Organic farmers want to imitate the wild nature with as natural a cycle as possible, so that chemical additives are not necessary. But even the most extreme bio-freak does not cycle with his food: his excrement, his corpse is not returned, which would also give free reign to many diseases. Everything we eat therefore disappears out of the cycle, making a cycle impossible: either the organic farmland inevitably becomes more and more impoverished, or you look for external sources and you are no longer ‘organic’. Organic farmers solve this pragmatically by seriously deviating from all organic principles. Björn Lomborg: ‘The vast majority of existing organic crops are dependent on nitrogen that comes from animal manure from conventional farms, so it ultimately comes from artificial fertiliser.’
If the organic farmer wants to farm, he must cheat. If the organic farmer wants to grow organically, he stops farming. Organic not only means no artificial fertilizers, but also no chemical plant protection agents. But plant protection products do more than just protect the plant: Plants attacked by insects respond with chemical warfare – in other words: poison. If pesticides protect the crops, they are less likely to protect themselves with these toxins and the result is more edible. Natural toxins are not harmless, not even according to the WHO. Pesticides (natural or not) can make plant-based foods much healthier if used smartly. In addition, organic farming also uses pesticides, which are not necessarily more environmentally friendly nor healthier than their industrial counterparts.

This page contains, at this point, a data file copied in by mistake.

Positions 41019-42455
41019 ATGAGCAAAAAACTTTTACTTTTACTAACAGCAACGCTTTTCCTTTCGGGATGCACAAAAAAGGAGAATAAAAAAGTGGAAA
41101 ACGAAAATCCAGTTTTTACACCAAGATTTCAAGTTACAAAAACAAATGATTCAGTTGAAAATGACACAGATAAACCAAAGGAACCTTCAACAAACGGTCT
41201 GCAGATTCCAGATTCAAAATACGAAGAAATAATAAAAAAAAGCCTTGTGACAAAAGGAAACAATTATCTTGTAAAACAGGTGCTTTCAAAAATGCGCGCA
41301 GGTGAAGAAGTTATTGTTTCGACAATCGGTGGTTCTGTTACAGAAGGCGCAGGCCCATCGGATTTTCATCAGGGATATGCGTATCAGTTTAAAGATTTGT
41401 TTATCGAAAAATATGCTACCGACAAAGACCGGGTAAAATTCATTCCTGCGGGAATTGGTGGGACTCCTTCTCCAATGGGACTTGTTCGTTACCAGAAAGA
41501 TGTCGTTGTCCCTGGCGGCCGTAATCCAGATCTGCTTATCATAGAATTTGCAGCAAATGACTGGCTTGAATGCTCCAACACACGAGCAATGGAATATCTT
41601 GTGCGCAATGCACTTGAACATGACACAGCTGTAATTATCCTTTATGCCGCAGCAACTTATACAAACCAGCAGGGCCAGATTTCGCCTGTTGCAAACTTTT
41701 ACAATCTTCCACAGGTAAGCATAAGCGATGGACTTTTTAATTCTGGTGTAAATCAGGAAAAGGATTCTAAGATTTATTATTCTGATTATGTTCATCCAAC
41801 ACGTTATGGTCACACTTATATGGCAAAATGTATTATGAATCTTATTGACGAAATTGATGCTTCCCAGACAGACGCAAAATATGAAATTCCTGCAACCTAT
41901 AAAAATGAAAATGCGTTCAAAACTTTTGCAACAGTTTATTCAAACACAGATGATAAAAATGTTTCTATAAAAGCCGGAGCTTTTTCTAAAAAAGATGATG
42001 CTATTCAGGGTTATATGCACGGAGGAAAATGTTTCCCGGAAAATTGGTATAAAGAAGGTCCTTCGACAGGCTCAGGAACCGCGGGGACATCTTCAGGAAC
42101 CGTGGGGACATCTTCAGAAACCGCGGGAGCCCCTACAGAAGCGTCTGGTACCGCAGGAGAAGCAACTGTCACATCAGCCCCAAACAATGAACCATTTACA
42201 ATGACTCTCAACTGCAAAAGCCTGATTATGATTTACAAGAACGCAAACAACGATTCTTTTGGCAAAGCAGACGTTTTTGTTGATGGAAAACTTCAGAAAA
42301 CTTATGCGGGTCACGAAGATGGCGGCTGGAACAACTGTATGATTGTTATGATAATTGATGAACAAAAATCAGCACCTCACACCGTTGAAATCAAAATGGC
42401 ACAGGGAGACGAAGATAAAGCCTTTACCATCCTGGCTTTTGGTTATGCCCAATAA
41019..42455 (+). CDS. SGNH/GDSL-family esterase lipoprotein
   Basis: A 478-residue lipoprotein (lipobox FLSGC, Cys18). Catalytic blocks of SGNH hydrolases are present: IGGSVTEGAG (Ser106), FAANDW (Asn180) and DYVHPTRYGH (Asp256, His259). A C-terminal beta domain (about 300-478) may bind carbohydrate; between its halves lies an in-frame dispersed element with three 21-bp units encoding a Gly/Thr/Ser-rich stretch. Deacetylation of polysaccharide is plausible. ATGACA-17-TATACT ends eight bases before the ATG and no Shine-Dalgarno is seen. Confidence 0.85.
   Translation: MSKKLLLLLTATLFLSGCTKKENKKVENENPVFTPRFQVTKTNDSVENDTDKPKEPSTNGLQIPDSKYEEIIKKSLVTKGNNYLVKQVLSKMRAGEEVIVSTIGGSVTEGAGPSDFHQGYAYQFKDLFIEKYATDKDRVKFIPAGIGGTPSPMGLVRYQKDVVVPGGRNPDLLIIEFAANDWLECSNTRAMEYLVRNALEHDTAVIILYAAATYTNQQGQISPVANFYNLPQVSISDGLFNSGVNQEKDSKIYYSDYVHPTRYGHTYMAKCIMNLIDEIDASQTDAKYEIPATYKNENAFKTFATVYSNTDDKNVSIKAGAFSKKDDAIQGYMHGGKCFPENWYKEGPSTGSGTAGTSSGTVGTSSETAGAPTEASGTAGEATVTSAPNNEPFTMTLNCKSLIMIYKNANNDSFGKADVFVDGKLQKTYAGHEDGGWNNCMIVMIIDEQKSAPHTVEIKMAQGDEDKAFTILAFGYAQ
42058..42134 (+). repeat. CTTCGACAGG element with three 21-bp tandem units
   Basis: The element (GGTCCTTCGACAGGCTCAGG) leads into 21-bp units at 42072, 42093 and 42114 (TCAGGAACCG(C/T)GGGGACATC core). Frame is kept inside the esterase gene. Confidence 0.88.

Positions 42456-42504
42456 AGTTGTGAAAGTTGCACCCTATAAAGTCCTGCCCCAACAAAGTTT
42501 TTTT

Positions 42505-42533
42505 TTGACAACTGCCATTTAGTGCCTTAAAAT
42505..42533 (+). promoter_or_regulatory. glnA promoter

The food industry
The green revolution brought us not only larger harvests and thus cheaper agricultural products, but also the food industry: very cheap food made from ultra-processed agricultural products of primarily vegetable origin, for example, based on dirt cheap soy (which contains many toxins).. People eat meat by the millions of years, agricultural products like apples or grains only started cautiously ten thousand years ago. We started eating frozen pizzas, margarine, sunflower oil and cornflakes less than a hundred years ago.